Participation in a Playgroup allows the parents to: observe the development stages in children of different ages; share information about children’s upbringing; focus on their child — parents are encouraged to listen and talk to their child; to recognise the child’s needs; to meet the child’s need for closeness; to learn how to foster the child’s curiosity and perseverance; to create good conditions for learning by ensuring adequate freedom; and to learn various ideas for play.
Benefits of Playgroups to the local community: creation of a new type of ECEC provision; an awareness of the significance of children’s education from birth; an enhancement of community prestige; opportunities for the meaningful use of local resources; better adaptation of children to pre-school and primary school settings; a new approach to social prevention that is both cost-effective and systematic (involving the whole family); an effective form of financial support for local women, who are employed as Animators; the possibility to take advantage of the various skills of parents.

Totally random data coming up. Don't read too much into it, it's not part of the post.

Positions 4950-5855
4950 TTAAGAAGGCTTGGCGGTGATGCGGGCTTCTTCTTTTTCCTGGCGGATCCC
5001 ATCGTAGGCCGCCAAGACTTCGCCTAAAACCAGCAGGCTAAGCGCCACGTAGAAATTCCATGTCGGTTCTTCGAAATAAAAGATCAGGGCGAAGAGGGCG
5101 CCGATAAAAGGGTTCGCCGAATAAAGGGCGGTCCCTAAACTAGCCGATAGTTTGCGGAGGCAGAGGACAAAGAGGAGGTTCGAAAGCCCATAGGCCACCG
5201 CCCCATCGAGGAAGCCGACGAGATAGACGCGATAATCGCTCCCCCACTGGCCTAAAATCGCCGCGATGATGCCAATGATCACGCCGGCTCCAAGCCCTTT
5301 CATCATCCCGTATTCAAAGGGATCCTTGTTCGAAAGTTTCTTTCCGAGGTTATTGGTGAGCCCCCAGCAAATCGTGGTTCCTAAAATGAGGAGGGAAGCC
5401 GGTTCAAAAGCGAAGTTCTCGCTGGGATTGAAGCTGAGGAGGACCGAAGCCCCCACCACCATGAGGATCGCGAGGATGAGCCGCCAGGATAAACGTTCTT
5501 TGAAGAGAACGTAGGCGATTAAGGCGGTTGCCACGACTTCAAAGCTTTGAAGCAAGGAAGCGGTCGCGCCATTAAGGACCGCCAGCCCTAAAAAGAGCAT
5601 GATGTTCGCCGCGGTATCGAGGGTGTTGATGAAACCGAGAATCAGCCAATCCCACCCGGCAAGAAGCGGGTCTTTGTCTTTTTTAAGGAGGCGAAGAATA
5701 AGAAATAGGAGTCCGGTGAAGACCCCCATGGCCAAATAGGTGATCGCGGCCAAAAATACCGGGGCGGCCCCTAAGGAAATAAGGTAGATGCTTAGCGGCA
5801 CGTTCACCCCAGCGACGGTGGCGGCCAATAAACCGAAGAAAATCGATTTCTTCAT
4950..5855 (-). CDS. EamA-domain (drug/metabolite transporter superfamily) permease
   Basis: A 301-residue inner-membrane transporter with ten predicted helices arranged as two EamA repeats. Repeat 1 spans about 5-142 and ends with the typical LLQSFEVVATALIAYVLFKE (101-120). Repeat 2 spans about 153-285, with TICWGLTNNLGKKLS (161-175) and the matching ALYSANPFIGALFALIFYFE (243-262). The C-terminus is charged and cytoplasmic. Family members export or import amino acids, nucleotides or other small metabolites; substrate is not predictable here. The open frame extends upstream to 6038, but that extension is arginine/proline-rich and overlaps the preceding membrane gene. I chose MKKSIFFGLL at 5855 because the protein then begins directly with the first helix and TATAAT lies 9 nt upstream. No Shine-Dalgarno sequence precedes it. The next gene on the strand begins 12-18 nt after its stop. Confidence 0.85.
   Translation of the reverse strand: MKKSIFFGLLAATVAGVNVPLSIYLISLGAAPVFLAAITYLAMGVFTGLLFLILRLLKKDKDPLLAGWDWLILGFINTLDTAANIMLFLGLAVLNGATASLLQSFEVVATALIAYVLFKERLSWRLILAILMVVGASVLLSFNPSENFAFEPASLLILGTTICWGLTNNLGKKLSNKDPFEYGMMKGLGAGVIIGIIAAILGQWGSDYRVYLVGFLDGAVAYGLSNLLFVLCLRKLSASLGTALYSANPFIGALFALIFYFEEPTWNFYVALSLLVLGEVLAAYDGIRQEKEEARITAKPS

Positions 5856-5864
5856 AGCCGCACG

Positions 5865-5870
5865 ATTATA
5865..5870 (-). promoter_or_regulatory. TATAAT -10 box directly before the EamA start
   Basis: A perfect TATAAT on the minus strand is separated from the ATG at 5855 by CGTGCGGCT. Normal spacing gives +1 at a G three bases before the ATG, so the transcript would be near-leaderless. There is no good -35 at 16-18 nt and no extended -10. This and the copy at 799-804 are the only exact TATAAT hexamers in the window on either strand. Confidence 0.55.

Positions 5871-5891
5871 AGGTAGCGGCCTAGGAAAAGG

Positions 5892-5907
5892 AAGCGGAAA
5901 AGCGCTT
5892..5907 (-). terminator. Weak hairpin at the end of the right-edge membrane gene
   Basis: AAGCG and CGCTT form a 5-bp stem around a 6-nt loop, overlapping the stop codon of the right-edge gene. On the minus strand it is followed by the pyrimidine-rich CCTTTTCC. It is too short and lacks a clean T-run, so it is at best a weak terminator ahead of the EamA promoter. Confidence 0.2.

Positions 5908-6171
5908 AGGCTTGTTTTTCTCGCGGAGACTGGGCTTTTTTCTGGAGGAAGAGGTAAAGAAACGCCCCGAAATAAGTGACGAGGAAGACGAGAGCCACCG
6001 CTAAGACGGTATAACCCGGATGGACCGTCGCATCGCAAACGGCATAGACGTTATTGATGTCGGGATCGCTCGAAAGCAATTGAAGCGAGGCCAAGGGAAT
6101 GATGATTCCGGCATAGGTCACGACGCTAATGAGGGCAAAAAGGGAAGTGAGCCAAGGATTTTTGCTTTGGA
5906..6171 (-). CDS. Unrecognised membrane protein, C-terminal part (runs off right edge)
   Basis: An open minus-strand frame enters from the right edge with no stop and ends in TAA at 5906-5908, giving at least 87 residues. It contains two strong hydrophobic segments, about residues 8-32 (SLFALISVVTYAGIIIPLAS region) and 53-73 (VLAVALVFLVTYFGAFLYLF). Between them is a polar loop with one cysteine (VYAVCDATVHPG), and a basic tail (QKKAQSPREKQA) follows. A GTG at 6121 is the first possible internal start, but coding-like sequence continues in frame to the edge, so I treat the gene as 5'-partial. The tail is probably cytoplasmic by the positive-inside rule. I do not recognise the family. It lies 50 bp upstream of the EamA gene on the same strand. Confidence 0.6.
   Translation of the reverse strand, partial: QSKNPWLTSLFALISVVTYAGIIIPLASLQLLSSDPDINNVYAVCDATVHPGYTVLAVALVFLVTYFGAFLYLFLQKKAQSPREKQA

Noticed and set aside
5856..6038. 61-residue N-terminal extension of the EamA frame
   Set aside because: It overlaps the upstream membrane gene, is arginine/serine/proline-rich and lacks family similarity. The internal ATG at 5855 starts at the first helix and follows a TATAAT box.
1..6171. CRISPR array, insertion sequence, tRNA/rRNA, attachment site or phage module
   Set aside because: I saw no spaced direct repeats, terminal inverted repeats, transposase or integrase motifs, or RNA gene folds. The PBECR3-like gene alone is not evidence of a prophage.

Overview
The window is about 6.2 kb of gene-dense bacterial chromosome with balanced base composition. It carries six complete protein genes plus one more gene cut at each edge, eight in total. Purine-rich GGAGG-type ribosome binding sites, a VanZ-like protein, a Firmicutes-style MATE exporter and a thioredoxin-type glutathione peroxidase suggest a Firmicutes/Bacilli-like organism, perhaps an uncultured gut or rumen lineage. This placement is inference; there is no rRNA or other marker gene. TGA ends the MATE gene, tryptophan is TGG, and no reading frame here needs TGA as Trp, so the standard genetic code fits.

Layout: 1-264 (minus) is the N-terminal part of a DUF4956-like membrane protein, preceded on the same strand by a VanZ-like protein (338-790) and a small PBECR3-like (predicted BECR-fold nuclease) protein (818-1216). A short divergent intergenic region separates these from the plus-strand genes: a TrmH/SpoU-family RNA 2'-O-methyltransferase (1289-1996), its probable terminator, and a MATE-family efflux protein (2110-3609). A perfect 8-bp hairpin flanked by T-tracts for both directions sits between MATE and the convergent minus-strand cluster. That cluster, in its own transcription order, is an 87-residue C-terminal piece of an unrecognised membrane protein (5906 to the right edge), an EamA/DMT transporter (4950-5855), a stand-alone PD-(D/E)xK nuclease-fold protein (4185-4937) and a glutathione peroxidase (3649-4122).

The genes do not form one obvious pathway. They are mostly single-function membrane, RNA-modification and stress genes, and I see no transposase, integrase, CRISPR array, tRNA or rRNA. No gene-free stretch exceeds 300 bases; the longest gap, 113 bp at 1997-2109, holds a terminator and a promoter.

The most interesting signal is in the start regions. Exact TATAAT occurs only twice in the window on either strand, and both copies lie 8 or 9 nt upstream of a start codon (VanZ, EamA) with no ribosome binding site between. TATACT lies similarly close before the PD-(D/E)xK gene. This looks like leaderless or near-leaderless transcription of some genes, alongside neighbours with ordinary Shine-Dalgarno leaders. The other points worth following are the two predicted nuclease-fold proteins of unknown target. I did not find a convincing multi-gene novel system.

Up till now we have helped setting up over 400 Playgroups in rural areas benefitting over 8000 children and parents.
In 2015, we started to disseminate Playgroups Programe outside Poland. The aim of replication is to diversify the educational services by introducing Playgroups as a new educational opportunity for families with young children.
We have worked-out replication methodology which consists of the following steps: (i) choosing a Partner NGO specialising in the area of ECEC who has potential for replication (national scope of activities, group of trainers, contacts on local level); (ii) providing promotion leaflet (in Russian) for parents; (iii) providing educational materials and workshop scenarios adapted to the needs of participants; (iv) delivering training for Playgroup Animators for e women interested in running PG; (v) supporting Animators in establishing first PG; (vi) Training for Trainers (for NGO trainers) to train new Animators; (vii) providing Manual (in Russian) to help Animators run Playgroups with examples of good practises from already working PGs; (vii) monitoring Playgroups meetings: (viii) organizing a study visit to Poland to share Playgroup best practices and exchange experiences.